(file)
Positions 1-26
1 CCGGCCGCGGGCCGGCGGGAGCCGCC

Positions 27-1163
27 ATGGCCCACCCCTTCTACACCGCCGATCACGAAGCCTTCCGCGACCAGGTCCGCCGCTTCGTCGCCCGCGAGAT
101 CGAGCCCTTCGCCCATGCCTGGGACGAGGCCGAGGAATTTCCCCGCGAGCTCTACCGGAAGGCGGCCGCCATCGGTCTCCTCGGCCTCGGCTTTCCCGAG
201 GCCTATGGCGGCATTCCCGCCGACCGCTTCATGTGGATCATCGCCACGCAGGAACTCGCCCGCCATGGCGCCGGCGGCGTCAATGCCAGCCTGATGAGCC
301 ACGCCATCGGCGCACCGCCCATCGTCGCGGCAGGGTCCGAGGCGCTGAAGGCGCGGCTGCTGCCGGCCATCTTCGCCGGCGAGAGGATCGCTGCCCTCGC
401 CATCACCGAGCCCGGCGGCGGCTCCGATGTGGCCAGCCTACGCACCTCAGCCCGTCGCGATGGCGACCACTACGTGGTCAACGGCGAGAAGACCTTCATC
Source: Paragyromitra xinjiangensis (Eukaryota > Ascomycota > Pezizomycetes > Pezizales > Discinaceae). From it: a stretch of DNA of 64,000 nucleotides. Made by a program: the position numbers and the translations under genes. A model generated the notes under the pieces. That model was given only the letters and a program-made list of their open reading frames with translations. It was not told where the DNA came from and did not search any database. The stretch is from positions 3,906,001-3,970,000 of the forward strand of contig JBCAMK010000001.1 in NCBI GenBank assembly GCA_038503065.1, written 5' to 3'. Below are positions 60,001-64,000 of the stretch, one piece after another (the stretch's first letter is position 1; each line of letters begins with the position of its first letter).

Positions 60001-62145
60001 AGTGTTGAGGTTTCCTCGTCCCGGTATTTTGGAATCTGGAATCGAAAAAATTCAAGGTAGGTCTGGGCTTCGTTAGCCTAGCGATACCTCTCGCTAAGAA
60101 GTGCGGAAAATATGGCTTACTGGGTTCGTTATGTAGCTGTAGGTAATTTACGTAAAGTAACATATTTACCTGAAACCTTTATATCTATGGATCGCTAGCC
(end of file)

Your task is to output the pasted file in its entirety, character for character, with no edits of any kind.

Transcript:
Positions 1-26
1 CCGGCCGCGGGCCGGCGGGAGCCGCC

Positions 27-1163
27 ATGGCCCACCCCTTCTACACCGCCGATCACGAAGCCTTCCGCGACCAGGTCCGCCGCTTCGTCGCCCGCGAGAT
101 CGAGCCCTTCGCCCATGCCTGGGACGAGGCCGAGGAATTTCCCCGCGAGCTCTACCGGAAGGCGGCCGCCATCGGTCTCCTCGGCCTCGGCTTTCCCGAG
201 GCCTATGGCGGCATTCCCGCCGACCGCTTCATGTGGATCATCGCCACGCAGGAACTCGCCCGCCATGGCGCCGGCGGCGTCAATGCCAGCCTGATGAGCC
301 ACGCCATCGGCGCACCGCCCATCGTCGCGGCAGGGTCCGAGGCGCTGAAGGCGCGGCTGCTGCCGGCCATCTTCGCCGGCGAGAGGATCGCTGCCCTCGC
401 CATCACCGAGCCCGGCGGCGGCTCCGATGTGGCCAGCCTACGCACCTCAGCCCGTCGCGATGGCGACCACTACGTGGTCAACGGCGAGAAGACCTTCATC
Source: Paragyromitra xinjiangensis (Eukaryota > Ascomycota > Pezizomycetes > Pezizales > Discinaceae). From it: a stretch of DNA of 64,000 nucleotides. Made by a program: the position numbers and the translations under genes. A model generated the notes under the pieces. That model was given only the letters and a program-made list of their open reading frames with translations. It was not told where the DNA came from and did not search any database. The stretch is from positions 3,906,001-3,970,000 of the forward strand of contig JBCAMK010000001.1 in NCBI GenBank assembly GCA_038503065.1, written 5' to 3'. Below are positions 60,001-64,000 of the stretch, one piece after another (the stretch's first letter is position 1; each line of letters begins with the position of its first letter).

Positions 60001-62145
60001 AGTGTTGAGGTTTCCTCGTCCCGGTATTTTGGAATCTGGAATCGAAAAAATTCAAGGTAGGTCTGGGCTTCGTTAGCCTAGCGATACCTCTCGCTAAGAA
60101 GTGCGGAAAATATGGCTTACTGGGTTCGTTATGTAGCTGTAGGTAATTTACGTAAAGTAACATATTTACCTGAAACCTTTATATCTATGGATCGCTAGCC